Wiring New GE Electric Cooktop

Users who are viewing this thread

Chuck B

sea-bee
Messages
121
Reaction score
1
Points
18
Location
levering, michigan
Hi Guys,

I am replacing my free standing range/oven which was wired on a 50-amp circuit with 6-gauge 4-wire. The breaker was 50-amps.

I would have a very difficult time feeding an 8-gauge wire to the new cooktop. I will install a 40-amp breaker in the panel as that is what’s required for the cooktop. Of course all power will be off at the main for the wiring project.

My questions are this:

I have always understood that going bigger with the wire is not a problem and safe. So can I use the 4-lead, 6-gauge wire with a 40 amp breaker for the cooktop?

The range/oven was wired with a 4-wire configuration. A black, red, white, and a bare ground.

However the GE cooktop was prewired with a flexible conduit whip with just two wires plus a bare ground.

Do I connect the two non-ground wires leading from the cooktop to the same color wires from the panel in the electrical box near the cooktop, formerly used by the range, and connect the grounds together, then cap off the third unneeded wire in the box and also in the electrical panel?

The range/oven circuit wire of course was connected to a range cord plug, But that would not be used for the cooktop connection. Just a plate with a flexible cable connector.

I am presuming that the two wires that are connected to the cooktop are attached to the 40 amp breaker, and the bare ground wire to the grounding lug in the panel. I would cap off the third wire that is not being used in the panel out of the way just as I would do in the electrical box near the cooktop.

Or do I use the white wire as a ground and not use the bare ground and attach the white wire to the grounding lug in the panel, capping off the bare ground wires instead.

i’ve tried to explain the situation as clearly as I could. However if you need any more information please respond. Thank you very much!

PS I know this is not an electrical question but should the cooktop be set on a bead of caulk? And if so what kind do you suggest, silicone, etc? There are also screw on connectors that come with the cooktop.
 
Last edited:

Stuff

Well-Known Member
Messages
1,214
Reaction score
128
Points
63
Location
Pennsylvania
No oven?
Yes, connect like colored wires in the box and ground-to-ground. Cap off the white wire at the box if not used, do NOT use it as ground. Leave it connected to the neutral bar at the panel.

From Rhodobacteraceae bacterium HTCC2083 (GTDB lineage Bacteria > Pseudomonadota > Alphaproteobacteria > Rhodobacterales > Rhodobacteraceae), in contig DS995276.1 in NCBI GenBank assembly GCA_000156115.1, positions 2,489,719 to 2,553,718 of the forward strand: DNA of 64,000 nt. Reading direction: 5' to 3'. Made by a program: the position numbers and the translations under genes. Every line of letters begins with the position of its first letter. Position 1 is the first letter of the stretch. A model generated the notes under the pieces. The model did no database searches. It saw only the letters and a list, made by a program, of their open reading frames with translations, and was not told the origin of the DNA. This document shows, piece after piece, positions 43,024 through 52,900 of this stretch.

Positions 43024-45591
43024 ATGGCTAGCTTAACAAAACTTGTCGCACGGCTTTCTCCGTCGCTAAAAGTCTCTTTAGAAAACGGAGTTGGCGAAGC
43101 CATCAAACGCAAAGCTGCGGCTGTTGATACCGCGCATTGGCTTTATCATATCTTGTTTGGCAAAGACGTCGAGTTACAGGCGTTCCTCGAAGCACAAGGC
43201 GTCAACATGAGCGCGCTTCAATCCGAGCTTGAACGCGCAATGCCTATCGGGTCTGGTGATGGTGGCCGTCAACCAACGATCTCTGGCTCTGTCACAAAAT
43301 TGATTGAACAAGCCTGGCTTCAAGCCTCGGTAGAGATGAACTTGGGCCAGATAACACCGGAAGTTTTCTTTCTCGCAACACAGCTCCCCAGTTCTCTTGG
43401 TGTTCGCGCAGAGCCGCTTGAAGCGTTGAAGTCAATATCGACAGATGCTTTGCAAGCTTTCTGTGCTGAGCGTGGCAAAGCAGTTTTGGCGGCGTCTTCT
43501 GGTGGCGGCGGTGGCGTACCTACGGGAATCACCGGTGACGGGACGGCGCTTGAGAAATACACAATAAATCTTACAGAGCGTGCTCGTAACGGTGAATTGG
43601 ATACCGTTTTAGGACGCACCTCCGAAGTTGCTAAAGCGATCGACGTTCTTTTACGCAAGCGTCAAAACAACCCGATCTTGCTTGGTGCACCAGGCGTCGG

Chuck B

sea-bee
Messages
121
Reaction score
1
Points
18
Location
levering, michigan
No oven?
Yes, connect like colored wires in the box and ground-to-ground. Cap off the white wire at the box if not used, do NOT use it as ground. Leave it connected to the neutral bar at the panel.


Thanks for the information.

I’m curious why you suggest I keep the white wire attached to the neutral bar in the panel instead of simply capping it off there, since it goes to the box by the cooktop and is capped there and not used? What purpose would it serve being attached to the neutral bar and going nowhere?

This work is done at a small 700 square-foot cottage in northern Michigan and we have a built-in “convection” microwave above the cooktop which will serve as an oven when needed. It’s a space saving measure as we’ll use the cabinet under the cooktop for pots and pans storage.

You did not specify that the 6-gauge wire is not a problem as an 8-gauge wire is normally used with 40 amp circuits. Please confirm.

thanks for your time and efforts.
 

wwhitney

Well-Known Member
Messages
5,050
Reaction score
1,262
Points
113
Location
Berkeley, CA
I’m curious why you suggest I keep the white wire attached to the neutral bar in the panel instead of simply capping it off there, since it goes to the box by the cooktop and is capped there and not used? What purpose would it serve being attached to the neutral bar and going nowhere?
No purpose, but disconnecting it at the panel has no upside. Leaving it connected is simpler for you and simpler for the next person who wants to use that box for a 120V/240V circuit. Either way is fine.

Make sure you get a torque screwdriver for making up your screw-based electrical connections.

No problem using #6 copper on a 40 amp breaker if the breaker is rated to take #6. It should be, but you need to double check. It should say in embossed print on the breaker case.

Cheers, Wayne
 

Stuff

Well-Known Member
Messages
1,214
Reaction score
128
Points
63
Location
Pennsylvania
Disconnecting the white neutral in the panel and putting a wire nut on it just wastes space and adds to the mess.

NEC had some weird rules and used to require all upsized wires to upsize the ground proportionately. So if you used #6 for where a #8 would do you had to make your ground a #8 from #10. They changed it so only if you are required to upsize the wires are you required to upsize the ground.

Depending on what's going on there is a special tap rule for 50 amp circuits serving a oven and stovetop. Doesn't sound like you need to consider it though.
 

jadnashua

Retired Defense Industry Engineer xxx
Messages
32,654
Reaction score
1,143
Points
113
Location
New England
When used in a 120vac circuit, the neutral does carry current...so while it's not connected at your cooktop, it's good to connect it to the neutral bus so, in case it ever touches something it shouldn't, the breaker will trip.
 
Top
Hey, wait a minute.

This is awkward, but...

It looks like you're using an ad blocker. We get it, but (1) terrylove.com can't live without ads, and (2) ad blockers can cause issues with videos and comments. If you'd like to support the site, please allow ads.

If any particular ad is your REASON for blocking ads, please let us know. We might be able to do something about it. Thanks.
I've Disabled AdBlock    No Thanks